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February 20 2003

Top 10 Buffy episodes of all time, according to Allan, webmaster of Slayage.com. So how's about it, Whedonesque? What's your Sacred Ten?

Perhaps this would best be saved until the official end of the show, but seeing as how I'll probably be too emotionally wounded to discuss the show for quite a while, now seems as good a time as any.

Looking at the article, I think there's really only a "Sacred 8." Going in sequential order:

1. Surprise/Innocence
2. Becoming 1&2
3. Graduation Day 1&2
4. Hush
5. Restless
6. The Body
7. The Gift
8. Once More With Feeling

Arrange them however you want, those are the episodes on pretty much everyone's list, then we round out our Top 10 with two personal favorites: he chose 'Earshot' and 'The Wish.' I would choose 'Bad Girls/Consequences' and 'I Only Have Eyes for You.' Equally valid arguments could be made for 'Tabula Rasa,' 'The Zeppo,' 'Fool for Love,' and another 6 or 8 fan favorites.

We should probably do a list of 'Top Ten episodes that aren't the Sacred 8' or something, since that would be a lot more interesting.
I think we have to build a poll feature on the site. :-)

He's got The Wish twice in his list. I think he means Prophecy Girl for one.
On preview, I think the canonical list of best episodes is much shorter than 8, wren. I don't know if I know anyone who wouldn't include Becoming II, but beyond that, I think opinions are rather diverse. I hope we see about that, though. As for my 10, right at this moment I'd say:

10. Fool for Love: Oh yeah, baby. Spike, in all his glory. I wonder if this is when Joss knew once and for all that having Spike around meant Riley looked like a pheromoneless loser. From "sorry, love, I don't speak Chinese" to "You think we're dancing? ... It's all we've ever done" to "Every slayer has a death wish," Spike breathes poetry in a way that William the Bloody could only imagine. A look into the mind of a vampire that speaks to the vampiric impulses within ourselves. Dark and creepy and I love it.
9. Passion: Maybe I love this episode because it comes right after Bewitched, Bothered & Bewildered, and I think the two complement each other extraordinarily, seeing as how they present very similar subject matter in two very different lights. Normally, I'd consider the voiceover monologue Angel employs in this episode a cheap conceit. But I have to laud it in this instance because it's used in a very subversive, counterintuitive manner. Voiceover monologues are typically used to launch us immediately into the perspective of a character with whom we are intended to sympathize. Not so in Passion, which puts us into the mind of someone we hate, with the effect of showing us that our emotions probably resemble his in an uncanny, uncomfortable way. This was when the character of Angel/Angelus really got interesting.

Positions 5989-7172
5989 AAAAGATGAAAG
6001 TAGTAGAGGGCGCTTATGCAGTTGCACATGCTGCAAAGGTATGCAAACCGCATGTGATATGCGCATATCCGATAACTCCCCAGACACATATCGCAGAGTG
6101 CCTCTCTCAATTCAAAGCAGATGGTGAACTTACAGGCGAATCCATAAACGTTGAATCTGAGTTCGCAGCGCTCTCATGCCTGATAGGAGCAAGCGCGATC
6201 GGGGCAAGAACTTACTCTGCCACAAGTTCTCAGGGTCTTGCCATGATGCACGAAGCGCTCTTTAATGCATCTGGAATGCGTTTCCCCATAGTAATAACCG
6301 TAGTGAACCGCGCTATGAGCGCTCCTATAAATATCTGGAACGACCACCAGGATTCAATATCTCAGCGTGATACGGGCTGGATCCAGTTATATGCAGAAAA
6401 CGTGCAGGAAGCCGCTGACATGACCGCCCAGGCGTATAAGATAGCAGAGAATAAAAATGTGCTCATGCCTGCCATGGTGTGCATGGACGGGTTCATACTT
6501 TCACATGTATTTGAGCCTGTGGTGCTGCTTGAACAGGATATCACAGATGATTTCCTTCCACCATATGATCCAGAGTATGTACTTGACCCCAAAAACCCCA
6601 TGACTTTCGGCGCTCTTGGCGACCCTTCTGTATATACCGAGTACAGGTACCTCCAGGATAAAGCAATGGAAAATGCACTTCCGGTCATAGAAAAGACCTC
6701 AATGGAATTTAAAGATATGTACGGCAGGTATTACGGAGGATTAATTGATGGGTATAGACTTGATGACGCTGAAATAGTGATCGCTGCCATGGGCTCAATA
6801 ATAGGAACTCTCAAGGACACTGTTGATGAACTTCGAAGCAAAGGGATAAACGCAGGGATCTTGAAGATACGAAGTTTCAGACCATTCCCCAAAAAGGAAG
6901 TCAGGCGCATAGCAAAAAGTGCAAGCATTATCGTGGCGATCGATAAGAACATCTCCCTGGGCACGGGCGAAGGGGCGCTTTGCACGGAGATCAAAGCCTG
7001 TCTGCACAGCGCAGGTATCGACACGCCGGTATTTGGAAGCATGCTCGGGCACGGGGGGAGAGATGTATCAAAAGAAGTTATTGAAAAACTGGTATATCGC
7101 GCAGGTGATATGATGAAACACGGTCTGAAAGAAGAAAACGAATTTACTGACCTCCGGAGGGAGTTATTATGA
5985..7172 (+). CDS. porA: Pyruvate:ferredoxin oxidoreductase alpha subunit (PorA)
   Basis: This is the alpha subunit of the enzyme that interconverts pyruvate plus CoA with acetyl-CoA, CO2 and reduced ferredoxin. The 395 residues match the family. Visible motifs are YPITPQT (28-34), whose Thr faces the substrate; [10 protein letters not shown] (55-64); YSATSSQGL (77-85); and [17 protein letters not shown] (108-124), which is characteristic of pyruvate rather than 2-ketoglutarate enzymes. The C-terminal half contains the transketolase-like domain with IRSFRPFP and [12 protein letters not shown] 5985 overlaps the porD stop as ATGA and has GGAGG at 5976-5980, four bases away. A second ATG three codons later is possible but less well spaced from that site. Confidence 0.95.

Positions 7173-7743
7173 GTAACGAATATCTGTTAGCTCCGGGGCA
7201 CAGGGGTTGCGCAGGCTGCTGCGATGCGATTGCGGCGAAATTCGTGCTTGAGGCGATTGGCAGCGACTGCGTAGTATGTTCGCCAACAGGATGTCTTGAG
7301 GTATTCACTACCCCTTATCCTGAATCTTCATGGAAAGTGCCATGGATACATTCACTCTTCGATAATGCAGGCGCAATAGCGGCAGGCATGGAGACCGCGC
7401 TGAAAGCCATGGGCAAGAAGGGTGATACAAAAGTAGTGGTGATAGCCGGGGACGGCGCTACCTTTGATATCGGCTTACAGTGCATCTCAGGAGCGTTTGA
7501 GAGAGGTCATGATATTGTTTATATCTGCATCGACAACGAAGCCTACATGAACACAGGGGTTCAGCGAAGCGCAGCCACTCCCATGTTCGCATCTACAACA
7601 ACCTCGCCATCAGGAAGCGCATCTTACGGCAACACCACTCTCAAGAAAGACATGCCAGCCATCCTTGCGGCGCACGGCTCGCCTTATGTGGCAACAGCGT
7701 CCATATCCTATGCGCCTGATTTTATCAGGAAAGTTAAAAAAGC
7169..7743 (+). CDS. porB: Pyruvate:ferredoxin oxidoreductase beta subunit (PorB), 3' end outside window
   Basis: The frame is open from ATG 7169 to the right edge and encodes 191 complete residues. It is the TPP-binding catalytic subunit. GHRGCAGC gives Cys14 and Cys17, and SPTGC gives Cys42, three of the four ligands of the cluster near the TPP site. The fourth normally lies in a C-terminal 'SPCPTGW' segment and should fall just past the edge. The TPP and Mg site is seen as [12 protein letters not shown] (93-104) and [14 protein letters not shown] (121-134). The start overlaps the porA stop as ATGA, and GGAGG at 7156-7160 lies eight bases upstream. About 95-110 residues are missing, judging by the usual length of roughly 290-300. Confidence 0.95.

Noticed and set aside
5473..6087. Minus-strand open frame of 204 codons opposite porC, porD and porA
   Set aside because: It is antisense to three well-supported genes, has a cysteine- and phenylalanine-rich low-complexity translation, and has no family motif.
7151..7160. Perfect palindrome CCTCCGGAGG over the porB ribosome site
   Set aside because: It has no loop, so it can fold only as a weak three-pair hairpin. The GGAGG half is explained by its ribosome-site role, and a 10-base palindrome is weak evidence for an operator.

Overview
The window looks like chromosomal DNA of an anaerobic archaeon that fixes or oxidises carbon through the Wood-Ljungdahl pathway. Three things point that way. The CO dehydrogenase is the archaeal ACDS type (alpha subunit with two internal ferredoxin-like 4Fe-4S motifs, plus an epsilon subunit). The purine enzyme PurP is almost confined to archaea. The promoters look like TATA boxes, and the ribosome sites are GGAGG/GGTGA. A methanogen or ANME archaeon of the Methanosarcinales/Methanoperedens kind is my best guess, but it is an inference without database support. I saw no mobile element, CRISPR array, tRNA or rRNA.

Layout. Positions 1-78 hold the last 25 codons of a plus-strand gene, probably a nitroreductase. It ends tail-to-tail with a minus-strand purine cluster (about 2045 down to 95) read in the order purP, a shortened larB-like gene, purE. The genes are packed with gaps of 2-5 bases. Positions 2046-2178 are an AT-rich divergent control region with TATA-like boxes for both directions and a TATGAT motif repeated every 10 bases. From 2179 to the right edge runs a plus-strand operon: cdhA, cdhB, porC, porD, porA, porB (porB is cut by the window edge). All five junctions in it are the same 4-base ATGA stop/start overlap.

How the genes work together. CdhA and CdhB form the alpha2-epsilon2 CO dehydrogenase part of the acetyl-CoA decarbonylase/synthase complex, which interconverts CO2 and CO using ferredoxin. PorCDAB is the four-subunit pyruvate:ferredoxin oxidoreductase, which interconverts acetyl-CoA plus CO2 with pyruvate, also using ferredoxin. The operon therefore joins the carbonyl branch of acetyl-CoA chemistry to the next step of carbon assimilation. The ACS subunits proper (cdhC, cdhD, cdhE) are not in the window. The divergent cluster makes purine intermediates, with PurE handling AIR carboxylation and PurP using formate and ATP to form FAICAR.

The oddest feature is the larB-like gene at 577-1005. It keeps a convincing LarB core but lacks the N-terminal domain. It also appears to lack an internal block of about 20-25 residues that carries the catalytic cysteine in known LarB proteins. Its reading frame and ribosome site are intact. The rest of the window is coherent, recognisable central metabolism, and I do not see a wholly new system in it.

8. Who Are You: I'm surprised I don't see this episode mentioned more often in anyone's personal canon. That it's a stunning exploration of identity, abuse and self-loathing already puts it in the running for this slot, as far as I'm concerned. But Eliza Dushku and Sarah Michelle Gellar's absolutely genius portrayals of each other solidify the eppy in this place.
7. Lie to Me: I had to struggle between this and Dead Things, but in the end, Lie to Me just wins out in my mind for the status of Best Morally Complex Episode. "Does the nest of tumors liquefying my brain ruin your righteous anger riff?" The tonal simplicity of the final moments of this astoundingly complex episode gets me every time. Few gestures I've seen depicted onscreen strike me more than Buffy's very effortless staking of the vampiric Ford.
6. Normal Again: I can't help but love something so poignantly reflexive. For a series that has always challenged and called attention to the very act of watching it, Normal Again was a spectacular reinforcement of all I love about Buffy. (The Zeppo deserves an honorable mention here) For more justification of my inclusion of this episode, surf to a Usenet post I wrote once upon a time.
5. Hush: Nothing less than a feat. An exploration of silence and expression much more profound than anything John Cage ever did. What's the point of an amazing medium like television if you're not going to stretch it to its limits? That's what Hush did. And it gets extra points for beating out Twin Peaks to provide the single creepiest image ever shown on t.v. -- the Gentlemen.